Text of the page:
Tag Archives: shawn martinborough

Batman/Catwoman Special Brings Romance in January and Honors John Paul Leon

The Batman/Catwoman series has been showing us the romance between Bruce Wayne and Selina Kyle as it has changed over their lives, but what about their connections from BEFORE they became costumed adventurers? The upcoming Batman/Catwoman Special (on shelves Tuesday January 25) traces the life of Selina Kyle from its earliest days to her entry into the criminal underworld and reveals that Bruce was a presence in her life all along. Whether fate or coincidence, it’s even more of a reason why the Bat/Cat romance is one of the most enduring love affairs in all of comics.

Now expanded to celebrate the legacy of iconic artist John Paul Leon, whose untimely passing after a long battle with cancer shocked the comics world this past May, this special will feature the work Leon completed for the original story plus tributes to the renowned artist created in his name by some of his closest friends and admirers. Bernard Chang, Shawn CrystalMitch Gerads, and Dave Stewart will bring the original story to its conclusion, lettered by Clayton Cowles, while comics’ top artists gather to celebrate Leon’s creative legacy through pin-up pages and essays in the special, including Lee Bermejo, Denys Cowan, Joëlle Jones, Dave Gibbons, Walter Simonson, and more.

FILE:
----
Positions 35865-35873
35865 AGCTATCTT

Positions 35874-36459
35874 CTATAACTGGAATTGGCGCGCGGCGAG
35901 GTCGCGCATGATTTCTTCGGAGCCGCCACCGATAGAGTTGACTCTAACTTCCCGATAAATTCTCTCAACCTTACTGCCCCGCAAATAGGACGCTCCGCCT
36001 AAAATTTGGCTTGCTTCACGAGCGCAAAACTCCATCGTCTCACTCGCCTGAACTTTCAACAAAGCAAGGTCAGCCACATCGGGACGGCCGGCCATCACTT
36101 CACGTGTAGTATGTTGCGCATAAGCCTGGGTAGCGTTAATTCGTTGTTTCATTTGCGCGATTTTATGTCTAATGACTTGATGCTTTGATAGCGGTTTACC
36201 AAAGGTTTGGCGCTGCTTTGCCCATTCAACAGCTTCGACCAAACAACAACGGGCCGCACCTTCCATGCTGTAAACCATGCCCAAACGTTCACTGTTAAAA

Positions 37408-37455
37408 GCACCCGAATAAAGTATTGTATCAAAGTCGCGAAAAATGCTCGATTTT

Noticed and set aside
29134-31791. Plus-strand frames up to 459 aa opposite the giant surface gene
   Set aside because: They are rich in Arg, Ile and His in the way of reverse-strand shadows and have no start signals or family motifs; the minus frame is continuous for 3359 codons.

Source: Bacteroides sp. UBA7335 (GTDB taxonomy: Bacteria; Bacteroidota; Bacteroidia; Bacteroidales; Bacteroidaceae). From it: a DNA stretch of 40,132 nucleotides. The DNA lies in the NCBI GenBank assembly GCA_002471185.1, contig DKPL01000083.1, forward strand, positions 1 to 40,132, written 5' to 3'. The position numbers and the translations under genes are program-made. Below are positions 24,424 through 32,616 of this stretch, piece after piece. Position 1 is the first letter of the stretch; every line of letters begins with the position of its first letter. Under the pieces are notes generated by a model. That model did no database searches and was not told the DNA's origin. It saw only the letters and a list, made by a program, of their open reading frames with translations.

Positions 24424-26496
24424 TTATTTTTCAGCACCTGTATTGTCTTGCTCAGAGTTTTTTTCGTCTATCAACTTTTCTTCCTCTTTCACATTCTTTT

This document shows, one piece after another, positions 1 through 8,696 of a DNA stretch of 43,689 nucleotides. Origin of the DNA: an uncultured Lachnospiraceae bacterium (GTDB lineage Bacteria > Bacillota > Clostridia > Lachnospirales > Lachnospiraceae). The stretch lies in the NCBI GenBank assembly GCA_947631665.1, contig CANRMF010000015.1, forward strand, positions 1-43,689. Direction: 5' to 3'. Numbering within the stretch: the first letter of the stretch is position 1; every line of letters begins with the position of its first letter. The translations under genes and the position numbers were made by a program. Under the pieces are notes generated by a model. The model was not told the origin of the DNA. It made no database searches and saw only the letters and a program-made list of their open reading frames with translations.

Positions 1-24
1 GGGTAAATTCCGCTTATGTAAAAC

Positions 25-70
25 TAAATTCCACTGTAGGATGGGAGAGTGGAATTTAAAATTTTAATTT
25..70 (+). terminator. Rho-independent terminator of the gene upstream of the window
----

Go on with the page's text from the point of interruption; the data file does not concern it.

Batman/Catwoman Special #1 will publish on January 25, 2022 with a cover by John Paul Leon and variant covers by Lee Weeks and Bill Sienkiewicz.

Original Story “Interlude”

  • Tom King – Writer
  • John Paul Leon – Artist (p.1-13), Breakdowns (14-20) and Cover
  • Bernard Chang w/Shawn Crystal – Artists (p.14-20)
  • Mitch Gerads – Artist (p.21-38)
  • Dave Stewart – Colors (p.1-20)
  • Clayton Cowles – Letterer